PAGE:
Cold-War NATO has been described as a Grossraum, a political-military union of states that, in the final analysis, was unified and disciplined not only by a Soviet threat and by a Western political idea, but also by an informal political–military community, veto force, an element of a superstate, that guaranteed a relatively unified policy within the NATO area. In other words, NATO is believed to be neither an alliance of sovereign states nor a superstate but something in between – with aspects of both.
Democratic nation-states in Western Europe adapted to a unified Western structure born out of the external Soviet threat, but developed an internal coherence that survived this threat. Despite the theoretical encouragement the hypothesis received from representatives of the neo-realist school, NATO did not fall apart after the Soviet collapse in 1991. Instead, NATO was reorganized in the 1990s to intervene in peripheral conflicts and to adapt to an emerging ‘out-of-area’ instability, with its general structure kept intact. Despite negative prognosis, coming often from both critics and supporters, NATO kept its role as the primary political–military unifier of the Euro–Atlantic area.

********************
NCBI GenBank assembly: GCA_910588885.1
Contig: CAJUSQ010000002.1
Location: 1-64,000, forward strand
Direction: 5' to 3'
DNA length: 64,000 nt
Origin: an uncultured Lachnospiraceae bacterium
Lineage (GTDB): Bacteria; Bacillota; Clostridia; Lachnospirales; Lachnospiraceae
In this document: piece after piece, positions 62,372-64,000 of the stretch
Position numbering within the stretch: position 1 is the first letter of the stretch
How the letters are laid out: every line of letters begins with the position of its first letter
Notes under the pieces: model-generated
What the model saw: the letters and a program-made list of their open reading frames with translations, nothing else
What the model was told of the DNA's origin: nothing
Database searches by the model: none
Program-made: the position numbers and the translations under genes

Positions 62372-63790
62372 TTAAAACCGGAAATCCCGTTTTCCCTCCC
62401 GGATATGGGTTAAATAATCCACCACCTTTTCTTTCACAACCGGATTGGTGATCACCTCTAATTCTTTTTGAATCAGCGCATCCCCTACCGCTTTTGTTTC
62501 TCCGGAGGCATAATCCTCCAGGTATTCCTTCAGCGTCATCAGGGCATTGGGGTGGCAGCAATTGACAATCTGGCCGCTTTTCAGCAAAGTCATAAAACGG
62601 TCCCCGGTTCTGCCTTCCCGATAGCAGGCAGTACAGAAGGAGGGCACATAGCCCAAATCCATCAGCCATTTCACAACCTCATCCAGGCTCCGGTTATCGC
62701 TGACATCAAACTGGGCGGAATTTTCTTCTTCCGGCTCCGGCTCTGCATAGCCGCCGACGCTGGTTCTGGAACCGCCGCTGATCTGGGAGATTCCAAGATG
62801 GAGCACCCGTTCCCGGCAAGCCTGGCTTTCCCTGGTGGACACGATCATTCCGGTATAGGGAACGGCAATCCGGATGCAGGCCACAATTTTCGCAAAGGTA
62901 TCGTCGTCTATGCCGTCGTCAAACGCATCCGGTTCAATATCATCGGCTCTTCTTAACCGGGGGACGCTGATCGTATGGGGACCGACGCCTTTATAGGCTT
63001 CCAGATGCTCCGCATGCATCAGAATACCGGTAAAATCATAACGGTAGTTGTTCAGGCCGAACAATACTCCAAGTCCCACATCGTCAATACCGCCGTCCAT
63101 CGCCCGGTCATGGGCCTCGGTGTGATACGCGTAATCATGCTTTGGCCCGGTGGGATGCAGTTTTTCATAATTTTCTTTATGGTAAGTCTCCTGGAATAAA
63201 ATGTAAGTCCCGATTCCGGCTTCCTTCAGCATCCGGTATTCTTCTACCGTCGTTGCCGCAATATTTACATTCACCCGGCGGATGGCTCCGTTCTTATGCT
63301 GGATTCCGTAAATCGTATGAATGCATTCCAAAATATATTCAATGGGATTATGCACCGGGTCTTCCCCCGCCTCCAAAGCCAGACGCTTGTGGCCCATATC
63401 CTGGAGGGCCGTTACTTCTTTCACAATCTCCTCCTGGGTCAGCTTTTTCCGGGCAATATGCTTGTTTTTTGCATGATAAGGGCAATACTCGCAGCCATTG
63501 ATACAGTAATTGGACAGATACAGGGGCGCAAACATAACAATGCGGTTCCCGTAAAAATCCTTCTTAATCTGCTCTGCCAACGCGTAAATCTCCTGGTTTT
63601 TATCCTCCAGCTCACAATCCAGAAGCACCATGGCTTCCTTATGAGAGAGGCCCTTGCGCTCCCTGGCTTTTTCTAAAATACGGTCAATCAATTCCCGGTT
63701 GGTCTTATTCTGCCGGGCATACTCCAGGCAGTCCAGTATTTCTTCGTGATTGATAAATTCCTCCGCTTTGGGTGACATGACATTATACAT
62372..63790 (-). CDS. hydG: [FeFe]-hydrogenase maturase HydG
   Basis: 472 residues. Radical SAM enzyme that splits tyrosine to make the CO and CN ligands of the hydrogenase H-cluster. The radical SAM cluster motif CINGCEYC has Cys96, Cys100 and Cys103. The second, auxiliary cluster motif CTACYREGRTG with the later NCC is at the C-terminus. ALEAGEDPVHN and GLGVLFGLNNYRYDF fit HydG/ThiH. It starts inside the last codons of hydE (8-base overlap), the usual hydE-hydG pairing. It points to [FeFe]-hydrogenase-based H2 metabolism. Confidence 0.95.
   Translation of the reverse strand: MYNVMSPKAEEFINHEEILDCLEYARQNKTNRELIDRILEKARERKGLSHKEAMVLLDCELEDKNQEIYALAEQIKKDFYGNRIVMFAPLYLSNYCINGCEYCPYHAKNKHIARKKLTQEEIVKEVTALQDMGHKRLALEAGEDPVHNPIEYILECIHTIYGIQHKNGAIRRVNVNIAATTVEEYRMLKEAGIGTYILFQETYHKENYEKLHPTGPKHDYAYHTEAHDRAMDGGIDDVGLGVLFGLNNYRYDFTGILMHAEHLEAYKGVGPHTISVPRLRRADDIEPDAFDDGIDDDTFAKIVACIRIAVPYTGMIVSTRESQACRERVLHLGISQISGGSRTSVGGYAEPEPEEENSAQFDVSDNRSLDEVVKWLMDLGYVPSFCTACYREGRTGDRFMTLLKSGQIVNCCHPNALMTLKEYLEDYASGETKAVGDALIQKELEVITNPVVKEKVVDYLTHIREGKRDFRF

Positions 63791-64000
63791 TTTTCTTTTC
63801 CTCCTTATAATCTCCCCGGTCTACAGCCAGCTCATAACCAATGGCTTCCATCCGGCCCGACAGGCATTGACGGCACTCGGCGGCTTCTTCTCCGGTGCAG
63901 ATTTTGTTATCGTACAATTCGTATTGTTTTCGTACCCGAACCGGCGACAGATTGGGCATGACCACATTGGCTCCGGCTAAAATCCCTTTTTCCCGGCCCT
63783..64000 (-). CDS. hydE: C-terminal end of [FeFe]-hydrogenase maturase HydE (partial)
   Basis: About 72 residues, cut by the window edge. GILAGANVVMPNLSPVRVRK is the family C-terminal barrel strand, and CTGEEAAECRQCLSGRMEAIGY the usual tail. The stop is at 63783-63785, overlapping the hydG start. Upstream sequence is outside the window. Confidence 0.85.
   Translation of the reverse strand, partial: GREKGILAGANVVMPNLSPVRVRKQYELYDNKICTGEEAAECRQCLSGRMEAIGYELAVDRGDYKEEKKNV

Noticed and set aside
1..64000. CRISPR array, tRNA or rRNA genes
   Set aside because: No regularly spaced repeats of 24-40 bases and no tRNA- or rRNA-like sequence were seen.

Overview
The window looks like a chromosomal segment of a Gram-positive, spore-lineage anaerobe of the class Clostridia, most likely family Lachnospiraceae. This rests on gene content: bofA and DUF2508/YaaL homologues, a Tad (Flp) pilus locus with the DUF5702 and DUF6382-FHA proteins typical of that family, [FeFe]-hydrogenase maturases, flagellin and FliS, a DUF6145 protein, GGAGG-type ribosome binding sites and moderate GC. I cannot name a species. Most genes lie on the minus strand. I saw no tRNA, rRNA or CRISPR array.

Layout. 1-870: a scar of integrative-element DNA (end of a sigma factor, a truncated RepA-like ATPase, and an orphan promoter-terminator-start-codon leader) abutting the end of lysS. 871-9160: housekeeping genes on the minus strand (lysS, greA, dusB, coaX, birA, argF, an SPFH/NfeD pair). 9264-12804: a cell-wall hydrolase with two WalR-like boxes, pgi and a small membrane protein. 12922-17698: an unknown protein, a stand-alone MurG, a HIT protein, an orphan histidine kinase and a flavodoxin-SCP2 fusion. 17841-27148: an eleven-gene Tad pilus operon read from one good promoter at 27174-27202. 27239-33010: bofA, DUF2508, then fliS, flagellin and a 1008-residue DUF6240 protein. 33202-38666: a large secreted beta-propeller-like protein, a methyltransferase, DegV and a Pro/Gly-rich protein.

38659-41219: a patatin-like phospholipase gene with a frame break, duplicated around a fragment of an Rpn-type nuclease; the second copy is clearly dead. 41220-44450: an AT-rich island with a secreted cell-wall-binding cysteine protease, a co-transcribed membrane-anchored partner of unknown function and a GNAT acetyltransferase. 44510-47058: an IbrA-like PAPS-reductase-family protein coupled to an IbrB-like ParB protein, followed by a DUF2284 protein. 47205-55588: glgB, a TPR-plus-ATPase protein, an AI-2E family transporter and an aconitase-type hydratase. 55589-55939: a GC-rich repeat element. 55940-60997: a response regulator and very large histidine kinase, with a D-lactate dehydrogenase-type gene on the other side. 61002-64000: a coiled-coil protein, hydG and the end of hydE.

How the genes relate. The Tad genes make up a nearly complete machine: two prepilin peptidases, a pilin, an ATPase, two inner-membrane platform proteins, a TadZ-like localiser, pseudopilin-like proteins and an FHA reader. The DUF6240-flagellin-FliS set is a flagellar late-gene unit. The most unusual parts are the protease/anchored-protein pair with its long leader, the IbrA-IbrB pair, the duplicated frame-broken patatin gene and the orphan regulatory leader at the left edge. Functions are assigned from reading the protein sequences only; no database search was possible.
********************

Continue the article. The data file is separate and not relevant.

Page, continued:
This project received funding from the Norwegian Research Council for January 1999–June 2000. Two articles have already been published and a book manuscript will be finalized in the year 2000.